Knowing Yourself And Others

Lulu has finished a long day’s work at the Ivy Training Center, which has established classes from 4PM to 9PM every weekday, and all day weekend to cater to students of all grades. She calls it Ivy, never using the full name, just like everybody else. Before 4PM, Ivy also helps translate, fill forms, make phone calls for all kinds of clients at a much discounted rate than professional offices of accountants and lawyers.

Foreign travelers, students, immigrant population have nosedived during the Trump era, which caused the disappearance of 80% of the after school training centers, translation services, and other agencies in New Jersey and New York. However Ivy is still here. If the trend continues, Ivy will be the last one standing. Or probably the last one going out of business.

Lulu should have opened her own business. She knows that she should, but she just puts it off while continue to work for Ivy. It’s not that she doesn’t want to earn more money, but rather she wants to have more time to read, write, and improve. If she were to open a business of her own, she would exhaust herself on all those petty concerns a business inevitably brings.

Isn’t that the same was her father? Isn’t it? Her father worked as a translator for the government. He could have earned better money somewhere else. Much better. He was pushed to do so by Lulu’s mom and all the relatives, but he wouldn’t budge. Lulu’s mom always complained about this, treating it as the obvious indication that he doesn’t really care about his family’s economic situation. Lulu thought so too, but from a different angle. She thought her father just liked the idleness of a government job. He’s a lazy man and he has the right to be himself.

But is he really as lazy as that? Probably she’s missing something about her father. This government job of his enabled him to travel to for contract negotiations or diplomatic missions. He enjoyed traveling, looking so refreshed when coming back from a trip, and being happy to look forward to a new journey soon after. So that’s it. That’s the reason. He traded his economic concern for what he loves–traveling. How come she didn’t think of this before? How come she only realizes this now?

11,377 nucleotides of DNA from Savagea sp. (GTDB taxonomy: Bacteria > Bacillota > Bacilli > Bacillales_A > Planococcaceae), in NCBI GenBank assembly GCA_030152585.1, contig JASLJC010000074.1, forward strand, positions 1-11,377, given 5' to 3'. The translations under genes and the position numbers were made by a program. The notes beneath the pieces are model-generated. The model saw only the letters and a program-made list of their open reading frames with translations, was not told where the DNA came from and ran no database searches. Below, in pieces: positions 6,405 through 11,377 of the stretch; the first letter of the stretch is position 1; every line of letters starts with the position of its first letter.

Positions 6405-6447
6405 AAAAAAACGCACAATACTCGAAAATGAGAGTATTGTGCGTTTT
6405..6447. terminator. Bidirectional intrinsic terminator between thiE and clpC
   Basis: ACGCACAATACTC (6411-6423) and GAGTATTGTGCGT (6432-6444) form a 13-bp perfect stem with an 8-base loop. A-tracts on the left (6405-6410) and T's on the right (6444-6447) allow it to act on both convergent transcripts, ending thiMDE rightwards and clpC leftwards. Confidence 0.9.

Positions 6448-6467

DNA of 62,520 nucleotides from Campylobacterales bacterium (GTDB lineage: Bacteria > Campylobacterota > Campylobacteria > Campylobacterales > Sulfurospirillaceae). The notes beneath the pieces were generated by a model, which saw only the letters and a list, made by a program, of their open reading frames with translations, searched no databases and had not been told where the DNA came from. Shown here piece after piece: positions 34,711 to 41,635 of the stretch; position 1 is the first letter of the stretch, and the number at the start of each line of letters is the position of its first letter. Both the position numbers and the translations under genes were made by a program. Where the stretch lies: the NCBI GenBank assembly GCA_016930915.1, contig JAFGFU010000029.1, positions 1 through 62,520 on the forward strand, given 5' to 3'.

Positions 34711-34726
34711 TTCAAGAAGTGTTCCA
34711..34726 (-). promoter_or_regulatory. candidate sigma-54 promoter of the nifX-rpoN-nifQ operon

Wait a minute. Is this the whole picture? Is it possible that he had a lover somewhere? Is it possible he traveled with one of his colleagues who’s his lover? Doesn’t her mom know or suspect something? Of course her mom suspected even though her mom has never dropped any hint at all. Her mom is not on intimate term with Lulu. Everything she said is proper and correct and distant. Somehow Lulu treats her more like a scolding teacher.

Now that she thought about this, she wonders if she should call her father up. What is she going to say? She can’t spell it out in a straightforward way. Actually she has never said anything straightforward with her father. Everything she said was deliberately phrased to be obvious in politeness and obscure in meaning.

She can talk about a fable, just like Aesop. A turtle and a frog fall in love in a pond by a big river. The frog likes her pond, but the turtle wants to roam. She can hear her father yelling at her, “are you crazy?”

Or she can bluff, “I received a phone call from a woman who asks for your contact info.” Or “I am writing a family chronicle and I need something from you.” Or she can submit her DNA to ancestry.com to find out if she has any unknown half siblings somewhere.

One thinks one knows somebody, until one realizes that one doesn’t.

One thought on “Knowing Yourself And Others

  1. This reminds of a time when I was researching the Indian independence movement from 1900 to 1948. Next thing you know it, my mother dropped a few hints about my grandfather’s place in history during that time. Everything I thought I knew of my family, especially on my mom’s side, changed drastically.

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